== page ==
Thousands of Wyoming antelope expected dead due to winterkill

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This winter has been tough for everyone – wildlife included. In Wyoming, biologists are reporting high mortality rates among antelope and mule deer in the Red Desert and areas surrounding Rawlins. Lack forage and extreme winter conditions have resulted in dire straits – and thousands of animals are anticipated to be dead, according to the Cowboy State Daily.

Out of 33 collared antelope in one Red Desert herd, 14 have died in January. The region is home to nearly 500,000 antelope. “Based on the death of collard animals, roughly half the herd is expected to have died this winter,” said Greg Hiatt, a Wyoming Game and Fish Department (WGFD) biologist for the Rawlins area.

Hiatt added that “five of six radio collared mule deer died in January and February” in the Green Mountain area.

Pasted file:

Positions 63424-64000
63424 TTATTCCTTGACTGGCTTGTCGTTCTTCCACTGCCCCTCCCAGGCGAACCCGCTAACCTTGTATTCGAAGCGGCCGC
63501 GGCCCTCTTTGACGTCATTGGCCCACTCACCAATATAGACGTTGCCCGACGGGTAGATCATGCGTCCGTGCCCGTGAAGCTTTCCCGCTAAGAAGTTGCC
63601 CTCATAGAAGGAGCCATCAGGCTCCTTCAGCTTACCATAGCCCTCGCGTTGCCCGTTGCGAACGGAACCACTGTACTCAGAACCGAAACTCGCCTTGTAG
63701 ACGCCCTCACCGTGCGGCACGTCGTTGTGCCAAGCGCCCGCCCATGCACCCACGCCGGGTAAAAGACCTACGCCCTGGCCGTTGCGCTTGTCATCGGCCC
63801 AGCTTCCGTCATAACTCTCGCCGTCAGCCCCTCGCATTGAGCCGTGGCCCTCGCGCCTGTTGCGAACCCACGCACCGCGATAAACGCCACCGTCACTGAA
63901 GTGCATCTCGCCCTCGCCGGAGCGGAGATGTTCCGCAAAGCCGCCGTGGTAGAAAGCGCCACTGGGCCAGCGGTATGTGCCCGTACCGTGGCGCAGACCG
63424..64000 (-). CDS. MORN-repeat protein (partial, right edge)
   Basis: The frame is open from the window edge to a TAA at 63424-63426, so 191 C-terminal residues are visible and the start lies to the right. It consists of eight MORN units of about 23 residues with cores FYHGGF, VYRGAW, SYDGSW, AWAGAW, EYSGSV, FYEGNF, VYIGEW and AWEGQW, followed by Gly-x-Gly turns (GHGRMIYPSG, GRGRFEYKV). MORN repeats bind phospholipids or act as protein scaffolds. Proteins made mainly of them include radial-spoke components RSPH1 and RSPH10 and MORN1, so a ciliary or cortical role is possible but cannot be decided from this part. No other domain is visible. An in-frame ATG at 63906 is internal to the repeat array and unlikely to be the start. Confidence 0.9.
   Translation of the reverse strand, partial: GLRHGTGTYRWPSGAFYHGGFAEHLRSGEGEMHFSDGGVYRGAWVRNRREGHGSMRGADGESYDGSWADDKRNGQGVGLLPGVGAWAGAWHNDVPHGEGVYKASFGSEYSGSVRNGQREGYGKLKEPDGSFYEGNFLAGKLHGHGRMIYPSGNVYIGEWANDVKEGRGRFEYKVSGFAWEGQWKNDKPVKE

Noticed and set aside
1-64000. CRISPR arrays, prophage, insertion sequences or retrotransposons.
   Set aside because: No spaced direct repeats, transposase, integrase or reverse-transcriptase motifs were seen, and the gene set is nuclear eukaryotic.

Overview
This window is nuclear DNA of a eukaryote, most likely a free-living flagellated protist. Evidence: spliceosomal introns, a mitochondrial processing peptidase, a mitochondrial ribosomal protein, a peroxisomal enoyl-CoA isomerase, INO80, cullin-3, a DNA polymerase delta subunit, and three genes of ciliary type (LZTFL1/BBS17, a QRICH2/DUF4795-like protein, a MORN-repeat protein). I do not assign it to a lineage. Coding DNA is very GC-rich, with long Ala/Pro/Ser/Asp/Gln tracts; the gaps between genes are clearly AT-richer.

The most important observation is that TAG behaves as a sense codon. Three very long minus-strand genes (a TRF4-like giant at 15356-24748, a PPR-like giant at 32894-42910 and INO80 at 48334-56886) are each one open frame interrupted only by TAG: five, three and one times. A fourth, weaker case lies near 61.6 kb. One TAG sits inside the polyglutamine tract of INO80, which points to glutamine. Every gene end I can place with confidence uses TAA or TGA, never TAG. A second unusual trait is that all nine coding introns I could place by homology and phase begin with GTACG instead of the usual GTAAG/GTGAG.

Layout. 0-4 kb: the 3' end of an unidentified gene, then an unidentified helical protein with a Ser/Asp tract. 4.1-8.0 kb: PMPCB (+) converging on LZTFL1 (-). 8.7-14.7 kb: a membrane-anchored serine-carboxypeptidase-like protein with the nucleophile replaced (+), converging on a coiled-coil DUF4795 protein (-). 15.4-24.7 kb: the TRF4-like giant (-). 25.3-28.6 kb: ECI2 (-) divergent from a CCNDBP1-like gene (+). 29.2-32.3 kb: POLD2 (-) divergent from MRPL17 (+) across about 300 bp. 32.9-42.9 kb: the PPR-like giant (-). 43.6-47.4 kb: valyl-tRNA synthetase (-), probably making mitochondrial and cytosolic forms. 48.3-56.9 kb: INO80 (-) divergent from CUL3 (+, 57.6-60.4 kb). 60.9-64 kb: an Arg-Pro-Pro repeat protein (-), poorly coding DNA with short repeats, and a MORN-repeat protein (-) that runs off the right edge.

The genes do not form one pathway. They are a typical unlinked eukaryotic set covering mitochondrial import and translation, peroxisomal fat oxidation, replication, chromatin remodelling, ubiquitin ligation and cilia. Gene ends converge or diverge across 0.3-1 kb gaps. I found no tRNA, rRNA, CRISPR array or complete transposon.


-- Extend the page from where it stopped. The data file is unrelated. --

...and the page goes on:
WGFD is currently in the process of setting hunting seasons and tag limits for the fall. With antelope and mule deer still recovering from severe winters in 2018-2019 and 2019-2020, hunters should expect that at least as far as antelope tags go, fewer will be offered with the number potentially cut in half. In Antelope Hunt Area 62, WGFD is “recommending no ‘type 2’ or ‘any antelope’ tags be issued at all this year,” said Hiatt.

Fortunately, the high mortality rates do not appear to be occurring statewide or for all species.

“Our yearly season-setting process is intentionally designed to be responsive to these types of situations,” said Ian Tator, WGFD terrestrial habitat program manager. “Wyoming winters can be tough. Our wildlife populations have evolved with these conditions and we have seen in the past that individuals that survive tough winters tend to flourish with the increased forage provided by the above average snowpack.”


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